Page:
Showing posts from August, 2023

Random Stuff in Probably - Not Definitely - the Last Camping Post

 1. Remember my post on my chaotic medication set-up? Yeah, some pictures have disappeared like they keep doing because Blogger sucks but I'm still too scared to move to Wordpress, but you get the idea. Well I bought some cute pill organizers and fixed it up, and for the most part it's working very well. Throwing the pill organizers in my ziploc bag of medication for the week was not a good plan, however, and half a minute's thought would have confirmed this, but I was stressed about camping and didn't think about it, so here we were. So the very first night I pulled out the nighttime pill organizer and it fell apart and there were pills everywhere on the ground. I gave a 'it's camping' shrug and picked most of them up and put them back in the organizer, figuring I would have forgotten that they were dirty by the next time I had to swallow them. Fortunately they're all pretty distinctive in appearance so they were easy to sort back into proper order. My

Reading at Camp

 This is what everyone was reading on the beach. I would take a picture of them and then tell them whether I had read their book or not, which was super fun for everyone and not obnoxious at all. Rachel with The Lord of the Rings, which I have not read. Here she is vexed that she finally got through the Appendix and found...another Appendix. Also Rachel: Fahrenheit 451, which I have read, and had brought the same book with me. Eve found it as a used book at the cute little bookstore down the street from her house at school, and asked me if she should read it. Out of that one, Brave New World and 1984 she liked Fahrenheit 451 the best - it had the least casual racism. Vivian: The Secret History. I have read it, and didn't really like it, but I didn't mention that until after she said that she wasn't really liking it either. I liked The Goldfinch, Donna Tartt's next book, much better. Both books seem to be pretty polarizing, so if you're thinking I'm nuts for eith

Go Confidently in the Direction of the Comfort Station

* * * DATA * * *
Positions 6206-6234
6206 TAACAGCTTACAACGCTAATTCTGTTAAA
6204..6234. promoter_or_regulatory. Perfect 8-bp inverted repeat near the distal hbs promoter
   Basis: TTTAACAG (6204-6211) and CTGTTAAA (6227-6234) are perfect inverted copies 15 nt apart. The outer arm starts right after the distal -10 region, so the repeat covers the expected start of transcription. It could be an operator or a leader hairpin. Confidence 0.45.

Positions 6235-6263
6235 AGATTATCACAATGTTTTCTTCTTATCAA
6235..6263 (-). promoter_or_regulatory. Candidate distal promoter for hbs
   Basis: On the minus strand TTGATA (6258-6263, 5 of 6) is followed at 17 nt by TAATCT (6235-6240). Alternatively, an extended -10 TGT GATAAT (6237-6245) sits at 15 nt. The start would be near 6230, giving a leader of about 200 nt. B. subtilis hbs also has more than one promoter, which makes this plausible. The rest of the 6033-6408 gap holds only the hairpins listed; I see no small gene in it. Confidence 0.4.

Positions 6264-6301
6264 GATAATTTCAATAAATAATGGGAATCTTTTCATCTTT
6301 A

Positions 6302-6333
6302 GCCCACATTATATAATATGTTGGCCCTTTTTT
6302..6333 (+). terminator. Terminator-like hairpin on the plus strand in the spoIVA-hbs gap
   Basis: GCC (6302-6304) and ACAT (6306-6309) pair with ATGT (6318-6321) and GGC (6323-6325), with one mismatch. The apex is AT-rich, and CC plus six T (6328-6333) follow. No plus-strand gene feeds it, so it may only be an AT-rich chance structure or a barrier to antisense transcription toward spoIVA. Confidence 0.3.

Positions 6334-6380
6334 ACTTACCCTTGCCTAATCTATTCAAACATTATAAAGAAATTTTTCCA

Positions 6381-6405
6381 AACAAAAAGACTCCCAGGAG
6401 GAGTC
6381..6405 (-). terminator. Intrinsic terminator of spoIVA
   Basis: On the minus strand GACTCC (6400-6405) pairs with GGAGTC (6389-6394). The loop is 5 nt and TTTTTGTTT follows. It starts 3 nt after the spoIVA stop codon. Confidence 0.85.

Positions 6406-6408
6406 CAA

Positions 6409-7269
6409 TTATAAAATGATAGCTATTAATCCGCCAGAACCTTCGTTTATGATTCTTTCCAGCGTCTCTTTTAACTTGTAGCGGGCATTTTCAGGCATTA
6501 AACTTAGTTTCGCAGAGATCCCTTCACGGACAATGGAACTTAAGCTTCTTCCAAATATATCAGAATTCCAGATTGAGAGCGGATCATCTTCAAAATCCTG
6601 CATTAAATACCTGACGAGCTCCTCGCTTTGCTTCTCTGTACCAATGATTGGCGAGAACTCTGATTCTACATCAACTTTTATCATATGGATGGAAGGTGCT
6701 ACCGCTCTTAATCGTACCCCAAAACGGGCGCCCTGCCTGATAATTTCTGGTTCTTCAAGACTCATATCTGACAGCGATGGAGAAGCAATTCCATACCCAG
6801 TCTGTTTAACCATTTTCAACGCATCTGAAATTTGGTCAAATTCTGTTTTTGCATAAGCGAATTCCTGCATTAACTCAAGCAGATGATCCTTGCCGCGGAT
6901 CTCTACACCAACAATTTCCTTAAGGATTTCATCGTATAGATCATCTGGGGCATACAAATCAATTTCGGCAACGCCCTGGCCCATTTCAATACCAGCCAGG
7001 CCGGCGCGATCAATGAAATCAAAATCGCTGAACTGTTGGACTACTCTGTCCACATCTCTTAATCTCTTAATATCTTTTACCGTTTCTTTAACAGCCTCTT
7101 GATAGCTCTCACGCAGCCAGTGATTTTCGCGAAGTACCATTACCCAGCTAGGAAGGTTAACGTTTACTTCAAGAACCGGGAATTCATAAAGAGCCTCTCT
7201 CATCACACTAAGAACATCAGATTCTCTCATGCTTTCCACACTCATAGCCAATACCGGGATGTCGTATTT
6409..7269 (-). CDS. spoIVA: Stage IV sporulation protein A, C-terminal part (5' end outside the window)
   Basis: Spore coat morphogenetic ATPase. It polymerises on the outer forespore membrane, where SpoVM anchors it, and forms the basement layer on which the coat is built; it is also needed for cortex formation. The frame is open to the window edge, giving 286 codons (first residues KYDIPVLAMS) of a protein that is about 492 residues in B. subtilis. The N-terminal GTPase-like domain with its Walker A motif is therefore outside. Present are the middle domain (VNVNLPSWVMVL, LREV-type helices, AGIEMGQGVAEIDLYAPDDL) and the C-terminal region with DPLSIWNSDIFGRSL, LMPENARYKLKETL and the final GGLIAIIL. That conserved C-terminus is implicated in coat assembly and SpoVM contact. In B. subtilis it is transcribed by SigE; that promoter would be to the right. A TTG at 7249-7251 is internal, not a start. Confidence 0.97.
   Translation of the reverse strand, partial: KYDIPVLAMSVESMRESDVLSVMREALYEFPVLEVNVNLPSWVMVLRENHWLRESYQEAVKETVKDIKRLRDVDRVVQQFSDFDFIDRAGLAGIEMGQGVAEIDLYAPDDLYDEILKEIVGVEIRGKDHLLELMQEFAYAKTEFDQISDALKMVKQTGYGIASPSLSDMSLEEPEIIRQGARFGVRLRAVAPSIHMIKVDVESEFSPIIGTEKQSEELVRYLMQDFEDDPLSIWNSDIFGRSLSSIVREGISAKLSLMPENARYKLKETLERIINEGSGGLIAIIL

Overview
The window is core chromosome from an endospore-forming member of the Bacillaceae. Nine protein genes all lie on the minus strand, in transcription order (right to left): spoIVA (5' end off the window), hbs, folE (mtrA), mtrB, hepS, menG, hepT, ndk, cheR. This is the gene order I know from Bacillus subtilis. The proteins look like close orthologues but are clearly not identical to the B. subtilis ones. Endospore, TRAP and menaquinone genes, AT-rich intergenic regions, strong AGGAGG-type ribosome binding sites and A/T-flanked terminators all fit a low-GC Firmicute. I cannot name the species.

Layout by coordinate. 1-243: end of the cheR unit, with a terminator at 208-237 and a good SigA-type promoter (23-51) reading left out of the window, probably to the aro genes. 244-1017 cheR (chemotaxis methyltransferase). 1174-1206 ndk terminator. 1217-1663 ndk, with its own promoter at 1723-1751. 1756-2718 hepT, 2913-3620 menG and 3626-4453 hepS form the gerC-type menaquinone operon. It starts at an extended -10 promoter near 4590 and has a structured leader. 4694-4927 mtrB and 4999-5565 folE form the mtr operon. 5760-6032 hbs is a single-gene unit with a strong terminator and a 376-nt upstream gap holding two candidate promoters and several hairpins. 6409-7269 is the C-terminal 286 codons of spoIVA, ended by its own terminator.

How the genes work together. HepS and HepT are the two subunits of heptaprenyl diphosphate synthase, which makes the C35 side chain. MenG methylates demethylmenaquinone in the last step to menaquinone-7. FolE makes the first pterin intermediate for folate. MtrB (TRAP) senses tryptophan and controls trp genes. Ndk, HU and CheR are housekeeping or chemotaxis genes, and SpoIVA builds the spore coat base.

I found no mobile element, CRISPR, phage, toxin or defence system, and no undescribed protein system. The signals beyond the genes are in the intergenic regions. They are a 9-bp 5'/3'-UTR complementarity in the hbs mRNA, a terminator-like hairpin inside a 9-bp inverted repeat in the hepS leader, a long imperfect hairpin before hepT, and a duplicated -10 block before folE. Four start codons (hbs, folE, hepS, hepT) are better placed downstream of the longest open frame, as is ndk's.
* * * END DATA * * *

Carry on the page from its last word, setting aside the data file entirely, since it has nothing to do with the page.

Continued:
Eve made a shocking realization on this camping trip. We had always assumed that Matt had a map of the park in his head, because he has a really good sense of direction and we generally can't find our way out of a paper bag. But while they were walking back to our site after a campfire, he took them the completely wrong way, and at some point she realized that "he doesn't actually really know his way around - he just doesn't care!" This didn't make me feel entirely okay about the fact that he explained to me where the water tap was multiple times and then drew me a literal picture in the dirt and I still kept not being able to find it, but it made it a little better. Also, when he was telling Eve how to get to Margot and Michael's site I told her a better way and told him his way was dumb because it goes further than you have to and then doubles back (you can tell the one person in our family who doesn't get shredded feet at camp). Of course, then he

Power, Sleep, Walk

 So a few things that were different this year that made camping better: POWER For years, I've been renting a battery pack from my CPAP supplier to power my CPAP while camping. I've tried going without a couple of times, and it's terrible - I wake up multiple times, my mouth is sandpaper-dry, I nearly fall asleep trying to drive home. The battery pack was okay, not awesome - I could get a couple of nights out of it and then we'd have to go charge it at our friends' electrical site (the ones who had a trailer and then a tent with an air conditioner - someone said how did they not know about tents with air conditioners and I QUITE CONCUR. The funny thing is, they didn't bring it this year because the mom thought it wouldn't be that hot, and the daughter (who is like me thermo-regulatorily) was very not impressed. This year, I had gotten a new CPAP in June. When I called my supplier to book the battery backup, they informed me regretfully that the battery backu